Craig Whalley is a person in long-term recovery. He is a member of LifeRing Secular Recovery. LifeRing is a worldwide self-help organization that promotes non-religious/non-spiritual, abstinence-based recovery. They offer peer-to-peer support through face-to-face and online meetings that encourage personal growth and continued learning through individual empowerment. They believe that each person has the power to change. LifeRing focuses on weakening the “Addict Self” while strengthening the “Sober Self” by focusing on members’ current lives and triggers rather than experiences from the more distant past.
Read Craig’s Success story below.
Craig Whalley’s Recovery Success Story
There are many roads to recovery. Finding the path that works for you is a huge challenge that often plays itself out at the very beginning of the journey when one’s thinking may not be at its best.
I was a small town bookseller, living alone after a difficult marriage and divorce when I finally acknowledged to myself that I needed help to quit drinking. There had been periods in my earlier life when I seemed able to quit on my own for significant periods of time, but I always went back eventually — often because I simply forgot how high a price I would pay for even one drink. After a few weeks or months of abstinence I’d feel healthy and normal. And I’d find myself in a situation in which picking up a drink seemed the most natural act imaginable. The slide back downhill was always quick.
We had copies of the AA “Big Book” at my bookstore and I would surreptitiously flip through it at times, hoping to find “the answer.” I was always disappointed. I’m not religious at all, to start with. And the idea of being “powerless” was offensive to me. Most of the 12 steps seemed totally beside the point — I wanted to know how to get and stay sober, not how to completely re-invent myself or go through a spiritual awakening.
As my drinking increased over time, I remained a “functional” drinker, but was gradually becoming less so. My drinking hours increased as my work hours decreased. Still, it never really occurred to me to seek a treatment program. The only ‘treatment’ I felt I needed was to quit the damn drinking. I didn’t want a whole program thrown at me, I just wanted support and information. But short of treatment, the only choice offered in my small city was AA. I couldn’t believe that in this day and age, a faith-based approach was the only answer for my problem. I searched the internet for alternatives. At first the searches produced only AA sites, blogs, testimonials, etc. Finally, I hit on a search term that worked: “secular”. That led me to the website for LifeRing Secular Recovery.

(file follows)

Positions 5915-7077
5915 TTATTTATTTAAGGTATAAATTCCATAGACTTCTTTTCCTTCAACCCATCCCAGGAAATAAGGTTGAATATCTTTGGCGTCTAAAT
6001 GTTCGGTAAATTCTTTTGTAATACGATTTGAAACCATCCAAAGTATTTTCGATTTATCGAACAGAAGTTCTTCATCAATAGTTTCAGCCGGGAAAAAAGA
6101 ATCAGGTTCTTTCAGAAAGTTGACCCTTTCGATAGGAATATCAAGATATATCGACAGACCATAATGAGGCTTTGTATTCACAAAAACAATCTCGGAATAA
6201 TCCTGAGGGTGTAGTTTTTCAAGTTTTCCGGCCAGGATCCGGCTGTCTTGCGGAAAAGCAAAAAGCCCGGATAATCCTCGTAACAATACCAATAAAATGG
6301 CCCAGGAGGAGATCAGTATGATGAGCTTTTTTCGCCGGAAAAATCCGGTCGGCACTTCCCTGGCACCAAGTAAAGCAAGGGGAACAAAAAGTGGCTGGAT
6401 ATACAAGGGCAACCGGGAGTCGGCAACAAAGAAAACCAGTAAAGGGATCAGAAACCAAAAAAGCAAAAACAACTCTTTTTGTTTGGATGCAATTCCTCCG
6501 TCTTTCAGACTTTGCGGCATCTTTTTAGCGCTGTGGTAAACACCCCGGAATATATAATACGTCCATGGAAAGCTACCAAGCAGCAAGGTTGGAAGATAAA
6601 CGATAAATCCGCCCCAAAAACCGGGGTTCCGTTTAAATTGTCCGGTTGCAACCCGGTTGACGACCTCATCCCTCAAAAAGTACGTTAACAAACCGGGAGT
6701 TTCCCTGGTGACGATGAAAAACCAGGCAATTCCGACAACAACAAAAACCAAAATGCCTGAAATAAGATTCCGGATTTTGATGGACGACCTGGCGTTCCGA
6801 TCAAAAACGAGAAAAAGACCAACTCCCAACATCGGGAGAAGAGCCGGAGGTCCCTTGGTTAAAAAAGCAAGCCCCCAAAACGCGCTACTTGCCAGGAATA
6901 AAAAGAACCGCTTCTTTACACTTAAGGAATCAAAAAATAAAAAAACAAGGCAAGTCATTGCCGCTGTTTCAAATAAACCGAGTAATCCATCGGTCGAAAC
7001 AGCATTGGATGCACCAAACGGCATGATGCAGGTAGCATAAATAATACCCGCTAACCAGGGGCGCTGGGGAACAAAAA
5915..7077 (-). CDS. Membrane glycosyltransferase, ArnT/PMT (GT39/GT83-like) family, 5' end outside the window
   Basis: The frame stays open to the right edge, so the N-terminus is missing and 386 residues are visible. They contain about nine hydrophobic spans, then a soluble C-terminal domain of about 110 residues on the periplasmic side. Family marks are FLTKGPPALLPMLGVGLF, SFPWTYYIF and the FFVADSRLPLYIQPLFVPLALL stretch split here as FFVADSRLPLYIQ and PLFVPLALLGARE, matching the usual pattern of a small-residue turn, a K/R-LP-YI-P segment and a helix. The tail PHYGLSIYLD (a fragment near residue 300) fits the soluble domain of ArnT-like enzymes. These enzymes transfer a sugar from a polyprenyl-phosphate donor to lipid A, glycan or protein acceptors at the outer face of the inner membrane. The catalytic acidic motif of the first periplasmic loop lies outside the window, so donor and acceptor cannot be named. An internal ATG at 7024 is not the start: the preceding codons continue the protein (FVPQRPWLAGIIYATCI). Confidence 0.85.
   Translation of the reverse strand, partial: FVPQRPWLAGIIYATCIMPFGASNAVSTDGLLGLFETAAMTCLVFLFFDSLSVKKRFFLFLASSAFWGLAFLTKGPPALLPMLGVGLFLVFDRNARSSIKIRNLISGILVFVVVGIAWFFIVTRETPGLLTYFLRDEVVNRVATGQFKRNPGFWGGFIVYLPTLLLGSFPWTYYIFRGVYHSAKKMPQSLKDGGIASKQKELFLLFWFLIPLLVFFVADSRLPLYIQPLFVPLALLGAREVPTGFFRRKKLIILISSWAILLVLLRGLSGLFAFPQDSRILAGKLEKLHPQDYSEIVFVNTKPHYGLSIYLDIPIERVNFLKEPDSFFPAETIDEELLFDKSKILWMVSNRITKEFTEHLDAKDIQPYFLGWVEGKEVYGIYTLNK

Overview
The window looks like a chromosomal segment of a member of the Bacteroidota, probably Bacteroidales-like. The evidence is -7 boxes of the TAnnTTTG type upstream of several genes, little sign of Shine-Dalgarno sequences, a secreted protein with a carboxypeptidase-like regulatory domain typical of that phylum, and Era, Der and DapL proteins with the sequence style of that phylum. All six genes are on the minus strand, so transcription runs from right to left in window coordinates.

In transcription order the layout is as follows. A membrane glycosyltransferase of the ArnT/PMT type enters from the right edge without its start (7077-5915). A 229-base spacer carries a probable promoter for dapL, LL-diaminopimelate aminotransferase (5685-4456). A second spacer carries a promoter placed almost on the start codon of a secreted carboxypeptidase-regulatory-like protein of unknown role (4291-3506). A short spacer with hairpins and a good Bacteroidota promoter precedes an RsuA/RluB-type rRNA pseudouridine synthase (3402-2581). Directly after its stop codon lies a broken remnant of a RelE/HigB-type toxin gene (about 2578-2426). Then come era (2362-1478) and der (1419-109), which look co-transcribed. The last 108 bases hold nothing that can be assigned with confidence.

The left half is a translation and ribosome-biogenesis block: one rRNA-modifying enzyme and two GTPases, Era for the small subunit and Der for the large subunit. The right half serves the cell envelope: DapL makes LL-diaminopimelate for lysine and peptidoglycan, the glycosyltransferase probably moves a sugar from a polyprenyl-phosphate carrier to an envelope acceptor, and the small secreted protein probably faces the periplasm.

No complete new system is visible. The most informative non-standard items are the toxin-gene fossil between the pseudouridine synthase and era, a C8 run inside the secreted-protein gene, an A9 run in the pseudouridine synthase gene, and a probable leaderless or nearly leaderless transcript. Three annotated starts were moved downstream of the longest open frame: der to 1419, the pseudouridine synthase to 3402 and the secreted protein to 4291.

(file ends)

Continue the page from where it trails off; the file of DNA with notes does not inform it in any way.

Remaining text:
I knew almost instantly that I’d found what I was looking for: an organization offering support groups that weren’t interested in one’s spiritual life, didn’t insist on a one-size-fits-all approach and emphasized that each participant was responsible for building their own personal recovery plan. Addiction wasn’t labeled a character defect but rather a condition rooted in genetics, psychology and life-experiences. Call it a disease or not, but it was real and not spiritual.
So I had found the approach I wanted, but they were a fledgling organization and had no meetings anywhere near me. Eager to avoid attending AA, I decided to join a LifeRing email group, not knowing what to expect. It functioned like a slow motion, 24/7/365 support group meeting that I could enter or leave whenever I chose without missing anything. It was a perfect fit for me. I write better than I talk and I read better than I listen, so I participated actively and immediately knew the “support” piece of the recovery puzzle was in place.
Support isn’t the only thing needed, however, and it still took me a good long time to get sober for good. I had to learn things about myself, about the nature of addiction, about what I needed to change and what I needed to hold on to. But it’s been more than 15 years now since I had a drink — I didn’t learn instantly but I did learn at a deep level. I’m not Mr. Happy now — my life isn’t filled with joy every minute. But I’ve regained my self-respect, found immense satisfaction in my volunteer work in LifeRing, and discovered a kind of friendship based on real honesty that I had never experienced before. I’m retired now and spend hours every day working to strengthen LifeRing and to bring its path to recovery to as many people as possible.
People entering recovery need to know that there are choices. I’m so glad I made the right choice.
By Craig Whalley
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Disclaimer: LifeRing does not endorse Eminent Potential in anyway.